All eyes on the show, but the open­ing act was not what they ex­pected

The Jewish Chronicle - - NEWS - BY ALEX KAS­RIEL

SOL­I­DAR­ITY HARD­ENED among the 7,500-strong crowd at the Is­rael 60 Gala in Wem­b­ley Arena last week af­ter a sur­real in­ci­dent oc­curred mo­ments be­fore the show be­gan.

While they waited for the en­ter­tain­ment to start, a mas­sive cheer rang out as around 30 po­lice swarmed into the au­di­ence and wres­tled a group of an­tiIs­rael pro­test­ers to the ground.

Four men and one wo­man were led from the build­ing where they were ar­rested for pub­lic or­der of­fences and re­leased on bail.

Han­nah Kle­in­feld, 51, an Is­raeli liv­ing in Wood­side Park and work­ing for Zion­ist youth move­ment Hanoar Hatzioni said: “I saw a wo­man scream­ing and when she was brought down by po­lice I heard her shout ‘Is­rael is an apartheid state!’ I was so scared I was shak­ing. But I have to say the CST and the po­lice acted so quickly, it was in­cred­i­ble.”

Or­gan­iser Alan Aziz, of the Zion­ist Fed­er­a­tion, went on stage to as­sure the crowd that the “hap­pen­ing” had been dealt with and ev­ery­one re­mained in their seats.

The IDF En­ter­tain­ment Troupe opened the show, march­ing on in their khaki uni­forms, ac­com­pa­nied by some very cute Is­raeli folk danc­ing youths.

Their med­ley of Euro­vi­sion song con­test en­tries raised a laugh or two, even if un­in­ten­tion­ally. Gor­don Brown’s tele­vised ad­dress be­mused most, but this was a crowd which would un­equiv­o­cally sup­port any­thing pro-Is­rael.

And even the most scep­ti­cal of Is­rael’s sup­port­ers melted when the Sylvia Young-trained singer Olivia Aaron, 11, did a ren­di­tion of Bern­stein’s Some­where from West Side Story. As she sung: “We’ll find a new way of liv­ing, We’ll find a way of for­giv­ing,” and images of Is­rael ap­peared on the screen be­hind her, the au­di­ence swooned.

But of course, it wouldn’t be a Jewish event if there wasn’t any­thing to com­plain about, and in this case, there were three points of con­tention.

The first was the old favourite — food. Many ar­rived at 6pm with­out hav­ing eaten and were faced with a choice of chips or pre-pack­aged sand­wiches for din­ner.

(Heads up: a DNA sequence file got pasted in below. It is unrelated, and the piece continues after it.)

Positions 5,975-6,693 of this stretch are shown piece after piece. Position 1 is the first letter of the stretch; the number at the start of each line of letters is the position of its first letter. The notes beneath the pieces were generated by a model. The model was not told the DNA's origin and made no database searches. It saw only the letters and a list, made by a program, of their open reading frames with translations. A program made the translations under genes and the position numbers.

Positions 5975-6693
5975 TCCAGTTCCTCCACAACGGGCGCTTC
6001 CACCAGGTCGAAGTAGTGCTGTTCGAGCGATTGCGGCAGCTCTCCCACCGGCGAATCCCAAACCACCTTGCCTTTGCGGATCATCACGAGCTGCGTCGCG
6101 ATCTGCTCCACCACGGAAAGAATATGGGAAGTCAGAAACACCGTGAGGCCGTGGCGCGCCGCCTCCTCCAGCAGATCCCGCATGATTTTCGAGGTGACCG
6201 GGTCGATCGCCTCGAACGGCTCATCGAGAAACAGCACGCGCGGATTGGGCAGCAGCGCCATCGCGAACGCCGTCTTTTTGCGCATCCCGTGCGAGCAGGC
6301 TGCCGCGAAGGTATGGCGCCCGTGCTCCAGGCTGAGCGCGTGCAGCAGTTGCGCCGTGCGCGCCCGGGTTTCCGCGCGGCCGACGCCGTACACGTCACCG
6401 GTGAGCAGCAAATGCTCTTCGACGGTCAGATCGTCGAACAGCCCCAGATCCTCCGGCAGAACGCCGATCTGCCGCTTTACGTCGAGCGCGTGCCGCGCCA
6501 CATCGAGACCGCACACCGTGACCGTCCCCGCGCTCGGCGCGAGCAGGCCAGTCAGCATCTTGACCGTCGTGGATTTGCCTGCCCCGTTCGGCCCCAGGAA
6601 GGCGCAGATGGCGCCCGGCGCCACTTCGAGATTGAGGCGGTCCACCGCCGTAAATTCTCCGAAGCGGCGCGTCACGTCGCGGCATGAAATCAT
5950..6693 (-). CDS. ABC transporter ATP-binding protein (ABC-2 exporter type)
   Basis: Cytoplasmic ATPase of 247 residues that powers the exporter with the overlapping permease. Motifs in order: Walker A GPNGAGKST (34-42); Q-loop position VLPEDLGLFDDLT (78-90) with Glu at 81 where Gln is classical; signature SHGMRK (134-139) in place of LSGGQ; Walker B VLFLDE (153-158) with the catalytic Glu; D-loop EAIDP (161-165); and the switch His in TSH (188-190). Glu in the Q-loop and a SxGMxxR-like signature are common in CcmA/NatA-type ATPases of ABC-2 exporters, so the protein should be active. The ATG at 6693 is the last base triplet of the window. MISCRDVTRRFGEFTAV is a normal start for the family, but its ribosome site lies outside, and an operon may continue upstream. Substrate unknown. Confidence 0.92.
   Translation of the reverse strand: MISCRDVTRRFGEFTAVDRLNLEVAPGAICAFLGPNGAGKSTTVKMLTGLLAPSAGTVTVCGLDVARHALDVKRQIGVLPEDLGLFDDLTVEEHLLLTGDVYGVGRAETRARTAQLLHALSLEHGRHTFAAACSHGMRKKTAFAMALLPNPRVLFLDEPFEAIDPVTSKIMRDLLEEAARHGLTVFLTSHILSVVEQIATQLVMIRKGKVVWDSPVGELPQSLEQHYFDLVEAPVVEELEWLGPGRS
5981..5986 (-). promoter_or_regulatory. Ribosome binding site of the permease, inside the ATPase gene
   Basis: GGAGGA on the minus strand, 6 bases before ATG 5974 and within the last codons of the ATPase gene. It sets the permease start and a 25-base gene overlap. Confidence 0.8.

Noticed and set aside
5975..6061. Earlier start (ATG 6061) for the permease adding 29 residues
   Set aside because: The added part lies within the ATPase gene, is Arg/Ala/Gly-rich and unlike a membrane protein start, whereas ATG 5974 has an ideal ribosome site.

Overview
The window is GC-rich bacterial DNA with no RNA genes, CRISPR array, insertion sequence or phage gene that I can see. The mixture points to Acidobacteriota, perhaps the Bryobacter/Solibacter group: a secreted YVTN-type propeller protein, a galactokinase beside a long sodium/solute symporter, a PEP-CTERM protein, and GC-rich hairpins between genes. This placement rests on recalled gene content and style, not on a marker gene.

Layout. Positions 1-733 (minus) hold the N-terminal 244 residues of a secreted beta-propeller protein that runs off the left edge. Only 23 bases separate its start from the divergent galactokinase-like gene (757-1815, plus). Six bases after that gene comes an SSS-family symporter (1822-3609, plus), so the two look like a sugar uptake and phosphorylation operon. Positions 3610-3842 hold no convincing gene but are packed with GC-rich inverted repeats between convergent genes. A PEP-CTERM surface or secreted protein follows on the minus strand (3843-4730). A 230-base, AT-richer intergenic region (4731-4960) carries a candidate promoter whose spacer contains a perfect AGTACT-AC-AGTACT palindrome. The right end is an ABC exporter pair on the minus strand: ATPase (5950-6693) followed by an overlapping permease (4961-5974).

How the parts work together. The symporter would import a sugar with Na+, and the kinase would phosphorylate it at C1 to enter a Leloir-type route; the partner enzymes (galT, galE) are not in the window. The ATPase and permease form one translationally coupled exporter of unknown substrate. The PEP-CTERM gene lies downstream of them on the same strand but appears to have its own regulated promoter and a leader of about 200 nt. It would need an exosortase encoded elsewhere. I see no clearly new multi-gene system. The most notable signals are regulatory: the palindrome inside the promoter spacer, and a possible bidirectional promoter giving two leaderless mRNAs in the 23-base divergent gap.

“I’m sur­prised they don’t have stands here,” said Roger Allen, 60, of Whet­stone. “They’ll never get as many peo­ple as this in one place so it would be a good show­case for Jewish food. The thing that Is­rael is fa­mous for is a spec­trum of food from around the world. With­out it, the whole at­mos­phere was flat.”

The sec­ond was tim­ing. It started nearly an hour late, al­though this was prob­a­bly due to many ar­riv­ing late.

Is­raeli flag-clad Lisa Co­hen, 26, joked: “That’s Jewish mean time for you!”

And the third was Jackie Ma­son’s non-PC act which had a pop at ev­ery­one from blacks to women to gays.

“It was out­ra­geous, racist and not very po­lit­i­cally cor­rect. I was em­bar­rassed,” said Han­nah Kle­in­feld. “I couldn’t bare it,” said Donna Sherrington, 31, of Hamp­stead. “I didn’t want to watch. I can’t be­lieve peo­ple still say things like that.”

It took singer Sarit Hadad to get the au­di­ence back on side. Maybe it was the feel­ing of to­geth­er­ness, maybe it was the 29-year-old’s en­er­getic, Mid­dle East­ern-style pop, or maybe it was a feel­ing of de­fi­ance against a com­mon en­emy, but some­thing mag­i­cal hap­pened when she came on. Peo­ple did the conga in the aisles, waved Is­raeli flags and danced in front of the stage arm in arm, not a com­mon sight at a UK con­cert. But this was not an or­di­nary UK con­cert.

PHO­TOS: JOHN RIFKIN

The stage is set: Is­raeli Am­bas­sador Ron Prosor takes a front row seat at the packed arena. Mo­ments later, po­lice stormed the up­per tier

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